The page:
From the creation of Cointelegraph to the mainstream and the development of a completely new blockchain, it is in the minds of blockchain inventors. In previous sections, Andrew Levin of Coinos discussed some of the key issues he has been trying to address since then, and noted three “crises” that are blocking blockchain adoption: upgrades, scaling, and management. This series focuses on the consensus algorithm: the first part is about proof of work, the second part is about proof, and the third part is about combustion.

In the first article in the series, I studied Workflow (PoW), the OG consensus algorithm, and explained how it works for decentralization and why it is ineffective. In the second article, I looked at the production to find out that the cost of centralized networks is lower than the case that proves the work, and why it strengthens the Miner, raises complex and moral doubts. explosion conditions and prevention of “exchange attacks”.

In this article, I explain the third consensus algorithm, which was introduced about a year after its approval, but for reasons that need to be understood, it has never been implemented as a consensus algorithm in a general-purpose blockchain. Because not now.

Confirmation of work
As explained in the first article, theoretically, players compete to consolidate operations by merging them into blocks corresponding to the blocks of operations created by other players. Bitcoin (BTC) works by giving more weight to man-made blocks, perhaps they “prove” by “working”.

Because these people spend money to buy equipment and make blocks, it is easier to punish them because they are already punished. Proof works radically differently, which leads to the main theoretical conclusions of the game.

Instead of forcing block producers to transfer capital, they should sacrifice capital liquidity in order to receive compensation for the block, to receive compensation for the block, to receive compensation for the block. The problem is that network security is compromised, as an attacker has to take and share only 51% of the platform’s base currency to manage the network.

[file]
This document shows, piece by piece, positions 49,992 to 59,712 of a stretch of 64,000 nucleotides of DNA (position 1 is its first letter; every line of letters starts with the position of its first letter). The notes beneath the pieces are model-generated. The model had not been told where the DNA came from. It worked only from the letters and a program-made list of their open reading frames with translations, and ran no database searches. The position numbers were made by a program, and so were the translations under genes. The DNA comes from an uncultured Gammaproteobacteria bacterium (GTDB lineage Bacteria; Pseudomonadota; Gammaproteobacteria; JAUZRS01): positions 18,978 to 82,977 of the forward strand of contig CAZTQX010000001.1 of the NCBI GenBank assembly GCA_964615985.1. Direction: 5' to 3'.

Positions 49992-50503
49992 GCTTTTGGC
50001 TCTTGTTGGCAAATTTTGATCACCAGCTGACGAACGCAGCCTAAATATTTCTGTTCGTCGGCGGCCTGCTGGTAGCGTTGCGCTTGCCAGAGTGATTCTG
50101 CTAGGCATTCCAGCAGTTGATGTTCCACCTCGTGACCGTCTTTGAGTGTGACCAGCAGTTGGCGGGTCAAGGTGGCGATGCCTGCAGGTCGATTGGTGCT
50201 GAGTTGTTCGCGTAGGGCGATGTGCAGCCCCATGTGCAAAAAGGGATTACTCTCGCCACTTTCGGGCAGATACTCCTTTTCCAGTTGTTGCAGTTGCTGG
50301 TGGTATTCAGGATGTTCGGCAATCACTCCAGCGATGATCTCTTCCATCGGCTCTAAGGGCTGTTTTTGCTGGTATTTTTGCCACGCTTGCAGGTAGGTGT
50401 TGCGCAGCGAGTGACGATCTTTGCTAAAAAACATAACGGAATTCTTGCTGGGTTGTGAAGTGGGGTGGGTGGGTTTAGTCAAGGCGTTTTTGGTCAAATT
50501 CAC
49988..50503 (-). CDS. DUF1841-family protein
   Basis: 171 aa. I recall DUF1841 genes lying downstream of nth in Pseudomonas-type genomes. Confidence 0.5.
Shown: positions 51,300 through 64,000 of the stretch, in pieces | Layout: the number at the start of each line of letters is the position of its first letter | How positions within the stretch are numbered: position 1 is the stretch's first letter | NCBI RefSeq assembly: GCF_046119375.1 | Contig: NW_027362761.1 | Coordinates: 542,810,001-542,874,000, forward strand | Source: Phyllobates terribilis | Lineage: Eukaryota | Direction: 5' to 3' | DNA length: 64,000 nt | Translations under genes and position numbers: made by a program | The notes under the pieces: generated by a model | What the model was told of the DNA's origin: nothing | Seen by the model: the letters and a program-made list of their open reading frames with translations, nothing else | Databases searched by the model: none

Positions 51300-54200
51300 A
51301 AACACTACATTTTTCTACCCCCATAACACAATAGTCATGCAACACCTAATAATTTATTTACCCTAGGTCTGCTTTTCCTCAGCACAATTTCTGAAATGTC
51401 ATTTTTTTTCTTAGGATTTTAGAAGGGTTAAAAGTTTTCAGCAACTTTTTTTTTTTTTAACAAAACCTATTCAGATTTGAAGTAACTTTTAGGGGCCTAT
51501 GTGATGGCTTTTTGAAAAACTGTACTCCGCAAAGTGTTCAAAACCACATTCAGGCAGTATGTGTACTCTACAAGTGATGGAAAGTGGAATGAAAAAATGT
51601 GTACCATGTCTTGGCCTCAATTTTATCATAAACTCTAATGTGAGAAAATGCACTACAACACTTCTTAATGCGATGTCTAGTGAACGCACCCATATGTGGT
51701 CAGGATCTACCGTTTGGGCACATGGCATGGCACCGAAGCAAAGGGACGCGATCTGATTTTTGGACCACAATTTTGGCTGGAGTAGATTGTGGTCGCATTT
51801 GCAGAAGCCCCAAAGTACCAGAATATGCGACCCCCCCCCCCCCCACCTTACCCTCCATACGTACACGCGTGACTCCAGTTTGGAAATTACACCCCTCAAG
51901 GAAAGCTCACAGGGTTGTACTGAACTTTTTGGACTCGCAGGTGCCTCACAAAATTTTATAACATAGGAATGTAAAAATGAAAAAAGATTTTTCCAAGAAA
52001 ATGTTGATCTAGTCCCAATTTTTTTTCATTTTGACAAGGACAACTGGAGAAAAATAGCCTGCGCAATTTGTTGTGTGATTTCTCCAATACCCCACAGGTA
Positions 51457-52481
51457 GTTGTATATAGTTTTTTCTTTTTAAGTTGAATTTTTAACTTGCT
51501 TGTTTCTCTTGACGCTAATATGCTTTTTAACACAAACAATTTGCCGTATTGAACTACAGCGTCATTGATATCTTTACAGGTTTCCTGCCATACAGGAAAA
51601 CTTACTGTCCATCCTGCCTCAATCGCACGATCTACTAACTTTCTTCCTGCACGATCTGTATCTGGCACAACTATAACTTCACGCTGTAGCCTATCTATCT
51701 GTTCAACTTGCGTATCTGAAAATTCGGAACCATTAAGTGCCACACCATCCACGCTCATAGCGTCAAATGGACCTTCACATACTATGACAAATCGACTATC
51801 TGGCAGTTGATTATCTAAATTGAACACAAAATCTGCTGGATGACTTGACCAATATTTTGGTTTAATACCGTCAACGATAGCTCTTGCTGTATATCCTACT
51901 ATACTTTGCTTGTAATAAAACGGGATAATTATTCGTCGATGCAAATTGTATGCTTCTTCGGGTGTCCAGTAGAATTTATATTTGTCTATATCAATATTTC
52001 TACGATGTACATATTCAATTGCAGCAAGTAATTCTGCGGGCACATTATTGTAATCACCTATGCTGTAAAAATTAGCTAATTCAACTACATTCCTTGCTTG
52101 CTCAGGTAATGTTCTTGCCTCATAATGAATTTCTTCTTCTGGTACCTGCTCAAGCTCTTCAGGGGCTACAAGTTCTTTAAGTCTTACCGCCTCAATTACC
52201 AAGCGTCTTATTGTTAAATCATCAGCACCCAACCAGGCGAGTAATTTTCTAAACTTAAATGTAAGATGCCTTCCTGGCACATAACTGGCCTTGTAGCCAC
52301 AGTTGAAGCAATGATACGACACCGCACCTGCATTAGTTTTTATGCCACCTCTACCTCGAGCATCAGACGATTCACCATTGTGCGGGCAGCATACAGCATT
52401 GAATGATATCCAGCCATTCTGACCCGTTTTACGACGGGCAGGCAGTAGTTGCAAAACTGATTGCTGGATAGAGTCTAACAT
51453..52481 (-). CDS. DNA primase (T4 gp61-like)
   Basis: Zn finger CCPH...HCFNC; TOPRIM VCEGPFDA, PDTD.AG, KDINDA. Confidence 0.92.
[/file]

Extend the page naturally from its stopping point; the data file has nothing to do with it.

To prevent this, PoS systems need to implement sophisticated systems designed to “hack” gifts from user accounts that add computing benefits to the network, create legitimate ethical issues, and only work if the attacker can’t get 51%. marking. Implementing these explosive situations is not important, so many projects with proof of concept like Solana started with decentralized solutions and why other projects like Ethereum 2.0 (Eth2)? Implementing PoS takes a long time. A typical solution is to make a significant contribution to the fund, which can identify a bad actor and reduce his rewards.

This is especially problematic in a world of centralized exchanges involving stocks, which can handle more than 51% of any token delivery, minimizing the cost of an attack. In fact, it is one of the most widely used blockchains in the world in recent history, valued at about $ 2 billion:

The Holy Grail Consensus
As I said at the end of the previous article, in this article we will talk about how to ensure the hypothetical question of whether there is a “best solution in the world”, decentralization and job security. efficiency. Today we report that our white paper is on fire. In this white paper, we prove that combustion is the best solution for both worlds.

In 2012, a year after the proof, Ian Stewart proposed proof of combustion through a mental experiment to compare the difference between work and proof. In our opinion, he accidentally found the “sacred shell” of consensus algorithms, which disappeared in the sand of time, mainly due to historical coincidences. As Ian Stewart noted:

“I thought it would be interesting to come up with an example of the contradiction between two absolute, naked and identical views. Yes, there is: a burning currency!”

Source: CoinTelegraph